151. Sudhir P., Murthy S.D.S.: Effects of salt stress on basic processes of photosynthesis.–Photosynthetica 42: 481–486, 2004.CrossRefGoogle Scholar
  152. Toepel J., Gilbert M., Wilhelm C.: Can chlorophyll a in-vivo fluorescence be used for quantification of carbon-based primary production in absolute terms?–Arch. Hydrobiol. 160: 515–526, 2004.CrossRefGoogle Scholar
  153. Tsimilli-Michael M., Eggenberg P., Biro B. et al.: Synergistic and antagonistic effects of arbuscular mycorrhizal fungi and Azospirillum and Rhizobium nitrogen-fixers on the photosynthetic activity of alfalfa, probed by the polyphasic chlorophyll a fluorescence transient O-J-I-P.–Appl. Soil Ecol. 15: 169–182, 2000.CrossRefGoogle Scholar
  154. Tsimilli-Michael M., Pêcheux M., Strasser R.J.: Vitality and stress adaptation of the symbionts of coral reef and temperate foraminifers probed in hospite by the fluorescence kinetics OJ-I-P.–Arch. Sci. Genève 51: 1–36, 1998.Google Scholar
  155. Tsimilli-Michael M., Strasser R.J.: In vivo assessment of plants’ vitality: applications in detecting and evaluating the impact of mycorrhization on host plants.–In: Varma A. (ed.): Mycorrhiza: State of the Art. Genetics and Molecular Biology, Eco-Function, Biotechnology, Eco-Physiology, Structure and Systematics, 3rd ed. Pp. 679–703. Springer, Dordrecht 2008.CrossRefGoogle Scholar
  156. van Heerden P.D.R., Strasser R.J., Krüger G.H.J.: Reduction of dark chilling stress in N2-fixing soybean by nitrate as indicated by chlorophyll a fluorescence kinetics.–Physiol. Plantarum 121: 239–249, 2004b.CrossRefGoogle Scholar
  157. van Heerden P.D.R., Tsimilli-Michael M., Krüger G.H.J. et al.: Dark chilling effects on soybean genotypes during vegetative development: Parallel studies of CO2 assimilation, chlorophyll a fluorescence kinetics O-J-I-P and nitrogen fixation.–Physiol. Plantarum 117: 476–491, 2003.CrossRefGoogle Scholar
  158. van Heerden P.D.R., Viljoen M.M., DeVilliers M. et al.: Limitation of photosynthetic carbon metabolism by dark chilling in temperate and tropical soybean genotypes.–Plant Physiol. Biochem. 42: 117–124, 2004a.PubMedCrossRefGoogle Scholar
  159. van Straten G., van Thoor B., van Willegenburg L.G. et al: A ‘big leaf, big fruit, big substrate’ model for experiments on receding horizon optimal control of nutrient supply to greenhouse tomato.–Acta Hortic. 718: 147–155, 2006.CrossRefGoogle Scholar
  160. Volgusheva A., Yakovleva O.V., Kukarskikh G.P. et al.: Performance index in assessing the physiological state of trees in urban ecosystems.–Biophysics 56: 90–95, 2011.CrossRefGoogle Scholar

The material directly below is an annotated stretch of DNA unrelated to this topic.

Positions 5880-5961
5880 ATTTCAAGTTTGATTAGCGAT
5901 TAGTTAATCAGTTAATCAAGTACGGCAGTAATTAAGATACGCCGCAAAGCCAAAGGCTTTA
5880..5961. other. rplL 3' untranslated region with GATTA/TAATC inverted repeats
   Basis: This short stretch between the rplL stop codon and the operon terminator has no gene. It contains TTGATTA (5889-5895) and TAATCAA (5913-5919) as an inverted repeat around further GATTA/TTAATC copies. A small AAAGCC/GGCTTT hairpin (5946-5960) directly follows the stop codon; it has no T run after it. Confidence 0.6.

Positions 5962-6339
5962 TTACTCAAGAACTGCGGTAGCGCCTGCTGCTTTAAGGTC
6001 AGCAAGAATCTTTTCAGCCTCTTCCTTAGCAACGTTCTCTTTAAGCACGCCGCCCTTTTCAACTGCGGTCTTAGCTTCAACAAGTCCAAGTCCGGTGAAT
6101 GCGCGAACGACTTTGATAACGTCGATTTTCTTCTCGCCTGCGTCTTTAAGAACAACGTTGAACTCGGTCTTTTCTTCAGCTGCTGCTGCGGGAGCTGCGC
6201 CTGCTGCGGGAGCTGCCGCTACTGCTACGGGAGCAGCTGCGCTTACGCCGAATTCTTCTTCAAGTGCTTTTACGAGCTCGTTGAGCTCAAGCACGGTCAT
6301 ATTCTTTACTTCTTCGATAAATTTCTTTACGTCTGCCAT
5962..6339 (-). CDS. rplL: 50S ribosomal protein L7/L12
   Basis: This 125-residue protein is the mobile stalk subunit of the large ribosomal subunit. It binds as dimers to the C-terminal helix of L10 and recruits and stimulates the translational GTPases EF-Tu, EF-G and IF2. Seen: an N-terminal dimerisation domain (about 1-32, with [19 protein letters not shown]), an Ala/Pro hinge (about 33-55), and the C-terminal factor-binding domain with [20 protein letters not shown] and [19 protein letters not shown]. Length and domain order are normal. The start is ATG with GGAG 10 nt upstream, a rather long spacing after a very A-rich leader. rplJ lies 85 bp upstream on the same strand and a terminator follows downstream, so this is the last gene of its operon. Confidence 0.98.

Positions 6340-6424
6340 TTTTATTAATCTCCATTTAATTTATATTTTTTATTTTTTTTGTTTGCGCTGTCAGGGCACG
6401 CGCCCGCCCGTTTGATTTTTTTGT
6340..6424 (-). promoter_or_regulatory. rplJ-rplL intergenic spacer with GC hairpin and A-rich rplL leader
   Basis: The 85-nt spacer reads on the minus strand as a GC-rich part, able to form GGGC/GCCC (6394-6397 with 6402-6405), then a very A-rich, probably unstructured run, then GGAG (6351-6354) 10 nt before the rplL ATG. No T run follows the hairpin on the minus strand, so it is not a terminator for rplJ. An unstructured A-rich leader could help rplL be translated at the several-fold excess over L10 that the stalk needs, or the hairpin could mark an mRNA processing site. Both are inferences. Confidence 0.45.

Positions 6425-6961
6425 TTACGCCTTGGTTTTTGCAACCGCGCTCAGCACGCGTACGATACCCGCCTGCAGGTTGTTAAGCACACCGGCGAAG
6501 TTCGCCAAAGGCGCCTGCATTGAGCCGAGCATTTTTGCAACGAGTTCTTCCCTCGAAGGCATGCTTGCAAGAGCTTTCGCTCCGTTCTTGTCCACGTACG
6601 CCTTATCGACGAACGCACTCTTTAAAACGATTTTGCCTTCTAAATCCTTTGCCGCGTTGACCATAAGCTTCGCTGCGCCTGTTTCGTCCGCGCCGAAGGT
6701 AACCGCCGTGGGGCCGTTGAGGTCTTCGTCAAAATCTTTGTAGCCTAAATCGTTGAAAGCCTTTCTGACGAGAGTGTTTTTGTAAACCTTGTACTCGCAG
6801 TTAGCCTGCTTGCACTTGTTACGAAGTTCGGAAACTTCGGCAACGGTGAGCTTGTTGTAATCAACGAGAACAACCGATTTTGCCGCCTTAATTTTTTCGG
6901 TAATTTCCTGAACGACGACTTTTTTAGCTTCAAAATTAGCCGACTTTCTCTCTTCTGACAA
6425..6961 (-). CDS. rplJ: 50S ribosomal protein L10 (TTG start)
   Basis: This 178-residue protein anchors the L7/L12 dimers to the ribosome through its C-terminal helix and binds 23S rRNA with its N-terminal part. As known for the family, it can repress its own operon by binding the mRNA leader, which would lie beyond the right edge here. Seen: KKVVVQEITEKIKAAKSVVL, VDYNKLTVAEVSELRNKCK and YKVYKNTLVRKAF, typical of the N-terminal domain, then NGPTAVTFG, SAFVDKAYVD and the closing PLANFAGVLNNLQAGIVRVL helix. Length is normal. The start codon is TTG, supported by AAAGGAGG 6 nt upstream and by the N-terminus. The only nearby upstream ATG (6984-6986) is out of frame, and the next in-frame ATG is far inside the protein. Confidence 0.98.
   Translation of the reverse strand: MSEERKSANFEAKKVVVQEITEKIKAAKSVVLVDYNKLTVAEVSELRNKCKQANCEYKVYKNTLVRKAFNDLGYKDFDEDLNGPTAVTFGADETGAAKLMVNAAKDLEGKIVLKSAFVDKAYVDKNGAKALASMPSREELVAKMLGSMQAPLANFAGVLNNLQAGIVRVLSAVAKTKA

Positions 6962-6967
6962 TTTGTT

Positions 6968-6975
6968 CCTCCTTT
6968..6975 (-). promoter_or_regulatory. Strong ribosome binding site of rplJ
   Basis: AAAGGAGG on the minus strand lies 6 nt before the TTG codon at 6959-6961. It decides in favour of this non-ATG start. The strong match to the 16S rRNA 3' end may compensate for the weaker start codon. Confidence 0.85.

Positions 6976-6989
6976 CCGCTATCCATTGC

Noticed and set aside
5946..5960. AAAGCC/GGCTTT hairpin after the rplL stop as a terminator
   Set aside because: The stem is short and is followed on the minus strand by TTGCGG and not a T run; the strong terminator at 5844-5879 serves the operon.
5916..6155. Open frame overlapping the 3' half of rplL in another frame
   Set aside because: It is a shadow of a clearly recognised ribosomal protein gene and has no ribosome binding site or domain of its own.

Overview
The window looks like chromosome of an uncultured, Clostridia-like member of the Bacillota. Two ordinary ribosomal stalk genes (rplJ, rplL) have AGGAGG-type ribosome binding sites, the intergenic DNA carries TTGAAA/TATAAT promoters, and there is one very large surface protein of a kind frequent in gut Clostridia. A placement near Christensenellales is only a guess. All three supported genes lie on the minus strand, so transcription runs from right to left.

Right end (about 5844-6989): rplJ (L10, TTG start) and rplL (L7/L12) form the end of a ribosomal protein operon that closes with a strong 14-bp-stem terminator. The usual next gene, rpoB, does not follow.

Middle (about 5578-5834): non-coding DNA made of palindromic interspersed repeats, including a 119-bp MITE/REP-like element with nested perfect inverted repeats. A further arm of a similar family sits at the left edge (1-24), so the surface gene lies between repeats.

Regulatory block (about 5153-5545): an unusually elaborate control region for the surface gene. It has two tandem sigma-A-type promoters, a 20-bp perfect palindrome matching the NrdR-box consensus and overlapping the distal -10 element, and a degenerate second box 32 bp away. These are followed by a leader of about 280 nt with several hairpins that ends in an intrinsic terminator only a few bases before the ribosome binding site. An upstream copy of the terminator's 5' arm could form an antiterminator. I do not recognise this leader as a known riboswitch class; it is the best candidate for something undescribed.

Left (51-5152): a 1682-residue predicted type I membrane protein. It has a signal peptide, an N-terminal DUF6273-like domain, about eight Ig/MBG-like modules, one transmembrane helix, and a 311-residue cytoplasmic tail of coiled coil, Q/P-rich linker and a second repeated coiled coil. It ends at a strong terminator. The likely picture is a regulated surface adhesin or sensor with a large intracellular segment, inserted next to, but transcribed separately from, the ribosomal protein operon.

161. Wang X.Y., Xu X.M., Cui J.: The importance of blue light for leaf area expansion, development of photosynthetic apparatus, and chloroplast ultrastructure of Cucumis sativus grown under weak light.–Photosynthetica 53: 213–222, 2015.CrossRefGoogle Scholar
  162. Wong D., Govindjee: Effects of lead ions on photosystem I in isolated chloroplasts: Studies on the reaction center P700.–Photosynthetica 10: 241–254, 1976.Google Scholar
  163. Yan K., Chen P., Shao H. et al.: Responses of photosynthesis and photosystem II to higher temperature and salt stress in sorghum.–J. Agron. Crop Sci. 198: 218–226, 2012.CrossRefGoogle Scholar
  164. Yusuf M.A., Kumar D., Rajwanshi R. et al.: Overexpression of gamma-tocopherol methyl transferase gene in transgenic Brassica juncea plants alleviates abiotic stress: Physiological and chlorophyll fluorescence measurements.–Biochim. Biophys. Acta 1797: 1428–1438, 2010.PubMedCrossRefGoogle Scholar
  165. Yusuf M.A., Sarin N.B.: Antioxidant value addition in human diets: genetic transformation of Brassica juncea with γ-TMT gene for increased α-tocopherol content.–Transgenic Res. 16: 109–113, 2007.PubMedCrossRefGoogle Scholar
  166. Zhu X.-G., Govindjee, Baker N.R. et al.: Chlorophyll a fluorescence induction kinetics in leaves predicted from a model describing each discrete step of excitation energy and electron transfer associated with Photosystem II.–Planta 223: 114–133, 2005.PubMedCrossRefGoogle Scholar
  167. Zubek S., Stojakowska A., Anielska T. et al.: Arbuscular mycorrhizal fungi alter thymol derivative contents of Inula ensifolia L.–Mycorrhiza 20: 497–504, 2010.PubMedCrossRefGoogle Scholar
  168. Živčák M., Olšovská K., Slamka P. et al.: Measurements of chlorophyll fluorescence in different leaf positions may detect nitrogen deficiency in wheat.–Zemdirbyste-Agriculture 101: 437–443, 2014.CrossRefGoogle Scholar

Copyright information

© The Institute of Experimental Botany 2018

Authors and Affiliations

  1. 1.Newport NewsUSA
  2. 2.Department of Biophysics, Center of the Region Haná for Biotechnological and Agricultural Research, Faculty of SciencePalacký UniversityOlomoucCzech Republic
  3. 3.Carl R. Woese Institute for Genomic BiologyUniversity of Illinois at Urbana-ChampaignUrbanaUSA
  4. 4.Department of Biochemistry, Department of Plant Biology, and Center of Biophysics and Quantitative BiologyUniversity of Illinois at Urbana-ChampaignUrbanaUSA

Personalised recommendations